Who Cares about the Salad Fork?
The poor, beleaguered salad fork. For years it has been the ‘poster child’ for those who claim that traditional manners and etiquette are a bunch of out-of-date rules that are arbitrary and senseless. “Who cares about a salad fork?” “What difference does it make what fork I use?” For the generations that eat most of their food with their fingers, the salad fork quandary is certainly far removed from their daily concerns.
Yet, as with many issues that seem superficial and irrelevant, there is a deeper meaning and significance. The whole topic goes far beyond forks and finger food.
Manner developed as the necessary balm to assist civilization. In short, manners are the fine art of making other people feel comfortable. With tens of millions of people living together, often in close quarters, serving others and making them feel comfortable are a great asset. In our overtly and ever-increasingly selfish and self-regarding culture, courtesy and other-oriented behaviors are more necessary than ever before.
Humans share certain behaviors with the animal kingdom, most notably eating, eliminating and reproducing. It is these behaviors that require the most rehabilitation to highlight the existing separation of humans from animals. The lion’s share of etiquette rules applies to these areas. How we eat, take care of bodily needs and have intimate relations have always had boundaries applied, in the form of culturally enforced manners, all the way to legal restraints. We have all heard “He eats like a pig.” “Watch him wolf down his food.” “What, were you born in a barn?” In case you are wondering, these are not compliments. They are comments denoting the absence of manners.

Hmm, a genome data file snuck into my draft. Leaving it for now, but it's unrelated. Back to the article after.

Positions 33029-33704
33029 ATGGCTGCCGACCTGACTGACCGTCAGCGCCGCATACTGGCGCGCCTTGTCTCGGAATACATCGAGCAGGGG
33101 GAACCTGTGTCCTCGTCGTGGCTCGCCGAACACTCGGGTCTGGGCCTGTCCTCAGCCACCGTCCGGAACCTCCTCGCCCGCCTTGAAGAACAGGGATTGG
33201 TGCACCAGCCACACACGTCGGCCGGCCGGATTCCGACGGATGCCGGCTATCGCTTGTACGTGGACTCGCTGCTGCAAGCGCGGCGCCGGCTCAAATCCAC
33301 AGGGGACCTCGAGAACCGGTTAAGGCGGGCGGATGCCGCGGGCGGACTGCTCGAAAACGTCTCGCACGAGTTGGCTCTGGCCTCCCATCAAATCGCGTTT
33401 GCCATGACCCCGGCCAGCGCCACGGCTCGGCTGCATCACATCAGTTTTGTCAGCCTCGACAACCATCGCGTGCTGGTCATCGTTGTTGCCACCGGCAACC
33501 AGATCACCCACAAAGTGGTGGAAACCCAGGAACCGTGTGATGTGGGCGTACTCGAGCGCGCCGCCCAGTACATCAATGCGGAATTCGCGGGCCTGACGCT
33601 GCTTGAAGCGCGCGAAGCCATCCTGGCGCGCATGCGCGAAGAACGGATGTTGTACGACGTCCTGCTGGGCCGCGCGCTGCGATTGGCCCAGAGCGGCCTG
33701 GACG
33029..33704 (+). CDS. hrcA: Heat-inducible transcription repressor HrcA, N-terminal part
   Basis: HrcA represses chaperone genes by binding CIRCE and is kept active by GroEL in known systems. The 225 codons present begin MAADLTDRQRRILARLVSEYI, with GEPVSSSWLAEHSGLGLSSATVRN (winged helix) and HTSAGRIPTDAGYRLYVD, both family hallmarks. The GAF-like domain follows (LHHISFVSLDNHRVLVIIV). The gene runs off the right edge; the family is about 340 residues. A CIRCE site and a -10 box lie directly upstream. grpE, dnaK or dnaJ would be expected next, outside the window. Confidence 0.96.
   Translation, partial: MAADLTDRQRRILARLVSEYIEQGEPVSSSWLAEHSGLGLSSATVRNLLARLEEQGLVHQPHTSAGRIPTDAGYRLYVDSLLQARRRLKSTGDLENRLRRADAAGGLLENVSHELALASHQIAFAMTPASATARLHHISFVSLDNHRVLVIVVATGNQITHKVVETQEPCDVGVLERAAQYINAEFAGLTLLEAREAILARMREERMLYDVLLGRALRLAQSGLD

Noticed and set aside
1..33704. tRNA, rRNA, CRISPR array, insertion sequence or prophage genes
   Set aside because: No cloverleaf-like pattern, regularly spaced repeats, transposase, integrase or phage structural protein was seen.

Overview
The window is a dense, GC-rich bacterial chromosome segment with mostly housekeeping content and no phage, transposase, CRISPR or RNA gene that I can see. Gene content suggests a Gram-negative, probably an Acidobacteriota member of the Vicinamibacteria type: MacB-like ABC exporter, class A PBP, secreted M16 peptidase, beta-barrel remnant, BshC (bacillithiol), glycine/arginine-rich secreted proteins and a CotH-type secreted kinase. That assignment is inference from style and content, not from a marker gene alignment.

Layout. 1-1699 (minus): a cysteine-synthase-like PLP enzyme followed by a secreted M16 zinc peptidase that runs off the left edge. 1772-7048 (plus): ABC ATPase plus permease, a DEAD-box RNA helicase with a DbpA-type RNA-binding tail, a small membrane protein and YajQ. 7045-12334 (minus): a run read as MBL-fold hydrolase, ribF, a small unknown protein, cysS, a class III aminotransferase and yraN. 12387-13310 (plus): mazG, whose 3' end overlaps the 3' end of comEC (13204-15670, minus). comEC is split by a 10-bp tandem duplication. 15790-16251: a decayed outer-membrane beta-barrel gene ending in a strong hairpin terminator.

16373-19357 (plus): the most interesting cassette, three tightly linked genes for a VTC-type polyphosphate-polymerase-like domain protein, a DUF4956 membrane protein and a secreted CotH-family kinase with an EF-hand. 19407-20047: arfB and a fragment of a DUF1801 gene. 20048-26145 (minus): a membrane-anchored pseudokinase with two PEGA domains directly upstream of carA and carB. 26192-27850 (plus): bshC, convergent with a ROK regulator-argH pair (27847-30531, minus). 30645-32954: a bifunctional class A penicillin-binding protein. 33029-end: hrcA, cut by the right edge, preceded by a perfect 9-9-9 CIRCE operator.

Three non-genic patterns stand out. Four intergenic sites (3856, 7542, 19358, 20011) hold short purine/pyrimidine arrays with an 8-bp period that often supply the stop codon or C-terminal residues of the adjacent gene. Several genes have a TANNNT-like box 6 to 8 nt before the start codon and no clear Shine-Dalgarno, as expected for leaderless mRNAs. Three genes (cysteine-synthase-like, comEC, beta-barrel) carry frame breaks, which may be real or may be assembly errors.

Mannerly dining makes the others you are sharing a meal with feel at ease and comfortable. This would not be the case if one person grabbed food off another’s plate, spit out chewed food on the floor or used his hands to take something out of a serving dish. Using the salad fork properly may seem trite but it is all part of society’s efforts to ensure all diners are at ease.
The breakdown of civility and civilization itself are seen when these boundaries are eliminated. During his tenure, the former New York City mayor Rudy Gulianni instituted a policing policy called “broken window.” It was based on the idea that small transgressions of the law left unchecked, led to bigger and more violent crimes. Such was proven to be true. It was wildly successful at reducing crime in the city for the first time in decades. As attention was paid to stopping small crimes, the rates of major crimes fell.
I propose the same is true with manners. Paying attention to which culinary utensil to use, a small thing in itself, will lead to more courteous behavior in other areas of life. The habit of considering others’ comfort will grow, and so will civility all around. Let’s save civilization one fork at a time.
©2016 Linda Johnston, MD